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The Facts About Senate Bill 4


In 1997, the state legislature unanimously approved Act 55, which established clear, concise standards for determining the tax- exempt status of nonprofits. This law was the product of a compromise between local governments, school boards, and nonprofits.

Prior to Act 55, the tax-exempt status of nonprofits was determined by vague criteria created by the Supreme Court in 1985. From 1985 to 1997, there was a surge of litigation by local governments and school districts against nonprofits. Instead of clarifying the situation, inconsistent court rulings created confusion and costly legal battles.

Act 55 was introduced to eliminate inconsistency and bring clarity to the criteria to determine a nonprofit entity’s tax-exemption status.

For fifteen years, Act 55 served its purpose. Prior to Act 55 of 1997, there were at least 20 ongoing legal challenges between hospitals and political subdivisions. Following enactment of the law, there were very few legal challenges.

In 2012, in the court case Mesivtah Eitz Chaim of Bobov, Inc. v. Pike County Board of Assessment Appeals, the court turned Act 55 on its head. The Supreme Court ruled that the courts, once again, had responsibility for determining the tax-exempt status of nonprofits, not the legislature. Now, the same vague criteria from 1985 is being used. This is a return to inconsistency and great confusion for nonprofits. Now decisions can vary from county to county and court to court.

Senate Bill 4 provides the opportunity to restore fairness and provide clarity on the criteria for tax-exempt status. The bill calls for a constitutional amendment to return the authority to the legislature to establish a set of clear, consistent standards for determining the tax-exempt status of nonprofits.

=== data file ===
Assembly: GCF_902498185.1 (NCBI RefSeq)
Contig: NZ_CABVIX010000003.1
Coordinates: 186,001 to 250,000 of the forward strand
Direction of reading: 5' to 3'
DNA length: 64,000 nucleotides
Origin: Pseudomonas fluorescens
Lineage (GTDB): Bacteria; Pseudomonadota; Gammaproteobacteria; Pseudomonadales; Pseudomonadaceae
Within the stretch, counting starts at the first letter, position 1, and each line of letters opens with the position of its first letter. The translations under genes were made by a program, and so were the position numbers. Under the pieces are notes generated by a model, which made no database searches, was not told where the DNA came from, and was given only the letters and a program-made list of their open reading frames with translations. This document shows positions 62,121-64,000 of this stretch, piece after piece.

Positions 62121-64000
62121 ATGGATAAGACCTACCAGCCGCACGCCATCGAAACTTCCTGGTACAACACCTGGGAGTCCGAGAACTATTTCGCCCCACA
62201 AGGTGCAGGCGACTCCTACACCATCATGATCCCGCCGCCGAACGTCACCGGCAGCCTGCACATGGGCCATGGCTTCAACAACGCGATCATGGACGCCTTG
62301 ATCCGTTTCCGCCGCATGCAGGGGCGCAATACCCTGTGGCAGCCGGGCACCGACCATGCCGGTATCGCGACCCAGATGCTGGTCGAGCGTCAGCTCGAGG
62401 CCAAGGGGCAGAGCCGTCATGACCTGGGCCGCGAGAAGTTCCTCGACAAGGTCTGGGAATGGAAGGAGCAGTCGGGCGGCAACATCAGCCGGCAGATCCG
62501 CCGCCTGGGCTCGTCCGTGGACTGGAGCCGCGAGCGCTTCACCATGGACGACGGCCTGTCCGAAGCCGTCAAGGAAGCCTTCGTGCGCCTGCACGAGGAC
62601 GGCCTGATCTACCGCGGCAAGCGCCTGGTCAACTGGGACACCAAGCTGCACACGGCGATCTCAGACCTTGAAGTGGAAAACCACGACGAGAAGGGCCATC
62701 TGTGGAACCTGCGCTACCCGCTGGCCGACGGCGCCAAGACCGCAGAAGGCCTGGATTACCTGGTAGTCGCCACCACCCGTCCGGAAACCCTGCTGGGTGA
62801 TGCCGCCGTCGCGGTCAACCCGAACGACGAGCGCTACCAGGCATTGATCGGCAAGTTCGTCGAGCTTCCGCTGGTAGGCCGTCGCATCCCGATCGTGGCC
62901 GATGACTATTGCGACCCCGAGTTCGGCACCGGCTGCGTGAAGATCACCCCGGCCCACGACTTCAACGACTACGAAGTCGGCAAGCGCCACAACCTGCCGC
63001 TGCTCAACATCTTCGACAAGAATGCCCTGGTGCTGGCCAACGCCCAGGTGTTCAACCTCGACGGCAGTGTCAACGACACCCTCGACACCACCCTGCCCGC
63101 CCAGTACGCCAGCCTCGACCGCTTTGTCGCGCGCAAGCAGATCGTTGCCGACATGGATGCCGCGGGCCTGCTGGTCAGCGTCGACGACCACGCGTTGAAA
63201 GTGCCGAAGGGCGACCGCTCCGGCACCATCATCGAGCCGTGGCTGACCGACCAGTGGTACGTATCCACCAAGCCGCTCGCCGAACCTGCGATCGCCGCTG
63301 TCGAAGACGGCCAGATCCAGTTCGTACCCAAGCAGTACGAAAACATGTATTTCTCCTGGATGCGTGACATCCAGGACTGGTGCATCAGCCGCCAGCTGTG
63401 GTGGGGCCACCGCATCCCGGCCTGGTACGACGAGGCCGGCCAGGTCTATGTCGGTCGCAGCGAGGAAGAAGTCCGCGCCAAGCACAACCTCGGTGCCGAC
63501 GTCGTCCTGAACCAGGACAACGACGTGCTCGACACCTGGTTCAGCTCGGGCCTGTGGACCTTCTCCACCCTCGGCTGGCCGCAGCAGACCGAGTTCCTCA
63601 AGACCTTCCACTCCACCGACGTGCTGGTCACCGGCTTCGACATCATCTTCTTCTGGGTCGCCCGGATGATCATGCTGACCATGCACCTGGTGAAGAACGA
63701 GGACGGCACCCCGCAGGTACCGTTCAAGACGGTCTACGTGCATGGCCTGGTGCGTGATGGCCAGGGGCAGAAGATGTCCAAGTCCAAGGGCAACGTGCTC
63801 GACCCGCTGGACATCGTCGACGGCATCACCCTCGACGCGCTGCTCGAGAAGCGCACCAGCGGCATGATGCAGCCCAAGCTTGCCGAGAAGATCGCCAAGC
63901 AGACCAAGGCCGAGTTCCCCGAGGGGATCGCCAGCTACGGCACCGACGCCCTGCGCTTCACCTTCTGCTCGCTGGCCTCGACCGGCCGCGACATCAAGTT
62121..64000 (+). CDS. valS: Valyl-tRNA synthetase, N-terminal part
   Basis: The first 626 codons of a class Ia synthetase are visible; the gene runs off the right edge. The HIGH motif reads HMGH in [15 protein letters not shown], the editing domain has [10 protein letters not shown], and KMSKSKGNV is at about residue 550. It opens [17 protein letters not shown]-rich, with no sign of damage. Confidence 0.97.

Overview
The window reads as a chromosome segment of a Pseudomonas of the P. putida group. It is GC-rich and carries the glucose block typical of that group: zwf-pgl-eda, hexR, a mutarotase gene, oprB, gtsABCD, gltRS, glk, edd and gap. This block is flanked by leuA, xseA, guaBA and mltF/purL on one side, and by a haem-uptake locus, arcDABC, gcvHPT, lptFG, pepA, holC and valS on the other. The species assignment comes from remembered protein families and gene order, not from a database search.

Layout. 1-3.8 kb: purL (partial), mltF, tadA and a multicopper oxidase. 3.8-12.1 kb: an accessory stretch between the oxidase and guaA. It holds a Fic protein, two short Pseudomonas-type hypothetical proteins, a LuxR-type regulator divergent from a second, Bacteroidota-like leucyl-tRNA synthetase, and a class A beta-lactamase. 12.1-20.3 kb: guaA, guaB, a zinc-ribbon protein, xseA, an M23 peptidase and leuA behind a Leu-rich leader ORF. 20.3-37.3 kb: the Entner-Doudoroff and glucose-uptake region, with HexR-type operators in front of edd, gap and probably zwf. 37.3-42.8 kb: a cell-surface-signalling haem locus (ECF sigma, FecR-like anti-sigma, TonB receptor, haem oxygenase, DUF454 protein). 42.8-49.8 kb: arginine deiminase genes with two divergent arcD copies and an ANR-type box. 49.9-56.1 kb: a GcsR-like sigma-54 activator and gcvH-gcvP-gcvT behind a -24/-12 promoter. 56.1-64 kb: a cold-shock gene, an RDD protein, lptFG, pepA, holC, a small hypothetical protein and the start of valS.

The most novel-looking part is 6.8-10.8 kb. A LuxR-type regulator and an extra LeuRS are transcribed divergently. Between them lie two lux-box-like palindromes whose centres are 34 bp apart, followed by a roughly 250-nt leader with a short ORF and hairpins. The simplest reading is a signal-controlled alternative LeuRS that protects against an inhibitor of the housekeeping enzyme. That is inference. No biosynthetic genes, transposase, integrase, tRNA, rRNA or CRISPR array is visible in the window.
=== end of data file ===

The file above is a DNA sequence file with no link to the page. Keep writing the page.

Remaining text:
The bill passed last legislative session, and must pass again this session. A constitutional amendment referendum then will go before voters who will have the final say on the issue.

1. Senate Bill 4 will achieve its purpose.

The Legislative Reference Bureau recently issued an important advisory opinion stating that Senate Bill 4 will effectively amend the State Constitution to give the General Assembly the authority to define an institution of purely public charity. Specifically:

  • “The term “institution of purely public charity” is no longer a term that must be defined exclusively by the judiciary. As a result it is appropriate that SB 4 authorizes the General Assembly to actually define an institution of purely public charity by establishing uniform standards and qualifications for this purpose.”

In addition, current Chief Justice Saylor’s Dissenting Opinion, joined by then Chief Justice Castille, in Mesivtah Eitz Chaim of Bobov, Inc. v. Pike County Board of Assessment Appeals, underscored the strength of the language in Senate Bill 4.

  • So long as Act 55 is constitutional, the court should defer to the General Assembly’s reasonable policy determination that an organization satisfying the criteria set forth in Act 55 is a purely public charity.

2. Senate Bill 4 simply will clarify that the legislature has the sole authority to determine the qualifications for nonprofit tax-exempt status.

The one-and-one-half page bill calls for only one action: returning to the legislature the authority to establish uniform standards and qualifications as the criteria to determine the tax-exempt status of nonprofit entities.